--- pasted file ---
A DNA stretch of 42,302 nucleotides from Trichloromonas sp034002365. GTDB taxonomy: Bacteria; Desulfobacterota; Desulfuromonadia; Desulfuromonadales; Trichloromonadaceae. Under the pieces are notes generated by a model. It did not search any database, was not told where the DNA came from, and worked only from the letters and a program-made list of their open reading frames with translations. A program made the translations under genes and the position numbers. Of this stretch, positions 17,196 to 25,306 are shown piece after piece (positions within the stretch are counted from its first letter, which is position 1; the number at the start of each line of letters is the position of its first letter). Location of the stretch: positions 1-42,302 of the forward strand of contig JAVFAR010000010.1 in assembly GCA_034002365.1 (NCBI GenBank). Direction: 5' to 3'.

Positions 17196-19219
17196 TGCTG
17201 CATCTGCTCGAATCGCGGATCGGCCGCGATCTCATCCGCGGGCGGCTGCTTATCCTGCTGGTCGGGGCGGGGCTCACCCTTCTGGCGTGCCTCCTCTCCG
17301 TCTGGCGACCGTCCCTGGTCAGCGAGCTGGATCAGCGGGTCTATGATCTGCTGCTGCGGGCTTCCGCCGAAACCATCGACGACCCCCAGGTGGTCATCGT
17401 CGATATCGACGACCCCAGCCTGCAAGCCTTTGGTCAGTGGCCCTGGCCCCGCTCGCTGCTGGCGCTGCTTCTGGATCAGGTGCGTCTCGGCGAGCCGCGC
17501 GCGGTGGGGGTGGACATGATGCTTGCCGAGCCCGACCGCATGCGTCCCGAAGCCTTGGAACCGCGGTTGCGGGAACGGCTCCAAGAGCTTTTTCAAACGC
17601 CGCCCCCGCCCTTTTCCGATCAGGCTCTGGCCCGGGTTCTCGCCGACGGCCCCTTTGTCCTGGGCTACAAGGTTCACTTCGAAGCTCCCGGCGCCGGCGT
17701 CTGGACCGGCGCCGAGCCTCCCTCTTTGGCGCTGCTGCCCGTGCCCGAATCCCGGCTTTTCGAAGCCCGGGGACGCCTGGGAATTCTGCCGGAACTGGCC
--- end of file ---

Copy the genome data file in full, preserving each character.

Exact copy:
A DNA stretch of 42,302 nucleotides from Trichloromonas sp034002365. GTDB taxonomy: Bacteria; Desulfobacterota; Desulfuromonadia; Desulfuromonadales; Trichloromonadaceae. Under the pieces are notes generated by a model. It did not search any database, was not told where the DNA came from, and worked only from the letters and a program-made list of their open reading frames with translations. A program made the translations under genes and the position numbers. Of this stretch, positions 17,196 to 25,306 are shown piece after piece (positions within the stretch are counted from its first letter, which is position 1; the number at the start of each line of letters is the position of its first letter). Location of the stretch: positions 1-42,302 of the forward strand of contig JAVFAR010000010.1 in assembly GCA_034002365.1 (NCBI GenBank). Direction: 5' to 3'.

Positions 17196-19219
17196 TGCTG
17201 CATCTGCTCGAATCGCGGATCGGCCGCGATCTCATCCGCGGGCGGCTGCTTATCCTGCTGGTCGGGGCGGGGCTCACCCTTCTGGCGTGCCTCCTCTCCG
17301 TCTGGCGACCGTCCCTGGTCAGCGAGCTGGATCAGCGGGTCTATGATCTGCTGCTGCGGGCTTCCGCCGAAACCATCGACGACCCCCAGGTGGTCATCGT
17401 CGATATCGACGACCCCAGCCTGCAAGCCTTTGGTCAGTGGCCCTGGCCCCGCTCGCTGCTGGCGCTGCTTCTGGATCAGGTGCGTCTCGGCGAGCCGCGC
17501 GCGGTGGGGGTGGACATGATGCTTGCCGAGCCCGACCGCATGCGTCCCGAAGCCTTGGAACCGCGGTTGCGGGAACGGCTCCAAGAGCTTTTTCAAACGC
17601 CGCCCCCGCCCTTTTCCGATCAGGCTCTGGCCCGGGTTCTCGCCGACGGCCCCTTTGTCCTGGGCTACAAGGTTCACTTCGAAGCTCCCGGCGCCGGCGT
17701 CTGGACCGGCGCCGAGCCTCCCTCTTTGGCGCTGCTGCCCGTGCCCGAATCCCGGCTTTTCGAAGCCCGGGGACGCCTGGGAATTCTGCCGGAACTGGCC